“Over the last decade, there have been new subcategories consisting of frozen yogurt, gelato, sorbets, shrikhand, etc joining the ice cream category as the significant subcategory. Manufacturers have introduced preservative-free, genetically modified organism (GMO)-free, dairy-free, fat-free, and organic product varieties in response to increased health awareness and lactose intolerance among the people, contributing to market expansion across the country,” said the spokesperson.

Premium ice cream brands in India include Baskin Robbins, Dinshaw’s, Movenpick, Häagen-Dazs, Cold Stone Creamery, New Zealand Naturals, London Dairy. The other popular ones include Kwality Walls, Creambell, Mother Dairy, Vadilal, Havemore, Amul, Naturals. American multinational chain Baskin-Robbins is known to offer 31 flavours. Movenpick is a brand of ice cream of Swiss origin produced by Nestle, made without artificial additives, flavourings or colours. American brand Haagen-Dazs started with only three flavours of vanilla, chocolate, and coffee, way back in 1976 in Brooklyn, New York but today is well known for a wide range of ice creams and cold desserts esp. coffee and Dulce de Leche ice cream.

Until a decade ago, ice creams were limited to vanilla, chocolate, and strawberry flavours with some additional types like Kesar, pista, mango, elaichi, traditional kulfi etc. In recent years, the market has transformed. Brands like Naturals are known for innovative flavours and their bestsellers include tender coconut and sitaphal apart from mango and kesar pista. According to Siddhant Kamath, Director at Naturals Ice Cream, “We make ice cream using only three ingredients- milk, sugar and fruits which is our USP. We have taken inspiration from kulfi and stuck it to the original way of making ice creams, in batches.”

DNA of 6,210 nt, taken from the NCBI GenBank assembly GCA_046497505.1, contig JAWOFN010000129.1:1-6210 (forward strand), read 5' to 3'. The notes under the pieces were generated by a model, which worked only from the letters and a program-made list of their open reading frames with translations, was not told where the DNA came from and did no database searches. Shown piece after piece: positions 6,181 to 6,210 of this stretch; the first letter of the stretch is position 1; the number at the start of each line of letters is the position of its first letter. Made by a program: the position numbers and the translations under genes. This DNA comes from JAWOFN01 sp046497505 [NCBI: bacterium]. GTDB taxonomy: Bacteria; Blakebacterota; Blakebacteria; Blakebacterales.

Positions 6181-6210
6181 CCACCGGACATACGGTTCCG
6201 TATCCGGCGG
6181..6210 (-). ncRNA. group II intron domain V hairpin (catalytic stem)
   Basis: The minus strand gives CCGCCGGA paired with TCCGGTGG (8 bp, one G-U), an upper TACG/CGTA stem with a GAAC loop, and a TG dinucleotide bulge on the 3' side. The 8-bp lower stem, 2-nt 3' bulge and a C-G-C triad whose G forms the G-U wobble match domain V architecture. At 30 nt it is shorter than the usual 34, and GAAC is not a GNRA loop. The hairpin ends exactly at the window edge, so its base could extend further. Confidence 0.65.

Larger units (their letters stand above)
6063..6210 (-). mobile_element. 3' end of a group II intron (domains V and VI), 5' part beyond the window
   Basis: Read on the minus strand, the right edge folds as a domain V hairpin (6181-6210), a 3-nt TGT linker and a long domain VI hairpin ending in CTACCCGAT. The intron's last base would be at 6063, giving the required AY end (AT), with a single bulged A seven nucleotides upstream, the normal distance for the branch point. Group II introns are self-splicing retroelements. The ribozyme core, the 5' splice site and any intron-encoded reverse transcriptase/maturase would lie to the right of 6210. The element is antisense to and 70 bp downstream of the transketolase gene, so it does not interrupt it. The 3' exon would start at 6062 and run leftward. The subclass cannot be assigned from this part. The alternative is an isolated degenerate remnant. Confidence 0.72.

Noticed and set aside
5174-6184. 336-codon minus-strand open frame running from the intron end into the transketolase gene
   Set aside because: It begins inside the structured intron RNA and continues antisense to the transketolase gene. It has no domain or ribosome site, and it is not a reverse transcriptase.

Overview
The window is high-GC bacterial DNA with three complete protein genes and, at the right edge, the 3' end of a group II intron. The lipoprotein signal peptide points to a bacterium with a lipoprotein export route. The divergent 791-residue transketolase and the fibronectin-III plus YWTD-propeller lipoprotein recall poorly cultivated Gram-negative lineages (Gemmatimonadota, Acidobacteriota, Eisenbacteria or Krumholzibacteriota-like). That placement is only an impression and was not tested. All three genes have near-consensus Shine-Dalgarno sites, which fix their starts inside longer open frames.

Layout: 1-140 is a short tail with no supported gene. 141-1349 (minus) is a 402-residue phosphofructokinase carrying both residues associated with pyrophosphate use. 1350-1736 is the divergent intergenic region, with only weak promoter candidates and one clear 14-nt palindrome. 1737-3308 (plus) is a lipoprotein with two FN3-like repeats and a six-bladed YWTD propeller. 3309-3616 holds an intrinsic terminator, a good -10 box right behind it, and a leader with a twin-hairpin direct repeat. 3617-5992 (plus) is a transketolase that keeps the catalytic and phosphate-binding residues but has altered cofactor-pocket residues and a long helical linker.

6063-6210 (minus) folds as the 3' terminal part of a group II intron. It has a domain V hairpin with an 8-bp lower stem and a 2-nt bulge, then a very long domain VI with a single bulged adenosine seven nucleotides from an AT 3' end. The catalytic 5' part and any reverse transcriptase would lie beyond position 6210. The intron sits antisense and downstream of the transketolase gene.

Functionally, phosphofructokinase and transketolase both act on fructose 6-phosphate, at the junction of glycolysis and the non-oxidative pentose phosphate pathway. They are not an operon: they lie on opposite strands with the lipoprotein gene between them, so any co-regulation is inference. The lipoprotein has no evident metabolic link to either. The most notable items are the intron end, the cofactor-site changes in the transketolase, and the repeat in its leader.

Health meets taste

There many ways to make ice creams healthy. “The sugar quotient can be significantly reduced and substituted with healthy sweetening alternatives like honey, dates, stevia etc. When making ice-cream, ensure that the ingredients used are of the highest quality. For example, for a simple vanilla ice-cream, I’d recommend the use of good quality vanilla bean pods for maximum flavour. The very base of the ice-cream can be made vegan / dairy-free using frozen fruits such as bananas, mangoes, coconut milk, nut milks and almond milk. Even the flavour additives used can be healthy and need not be high on calories,” says Rajesh Wadhwa, executive chef at Taj Palace in New Delhi.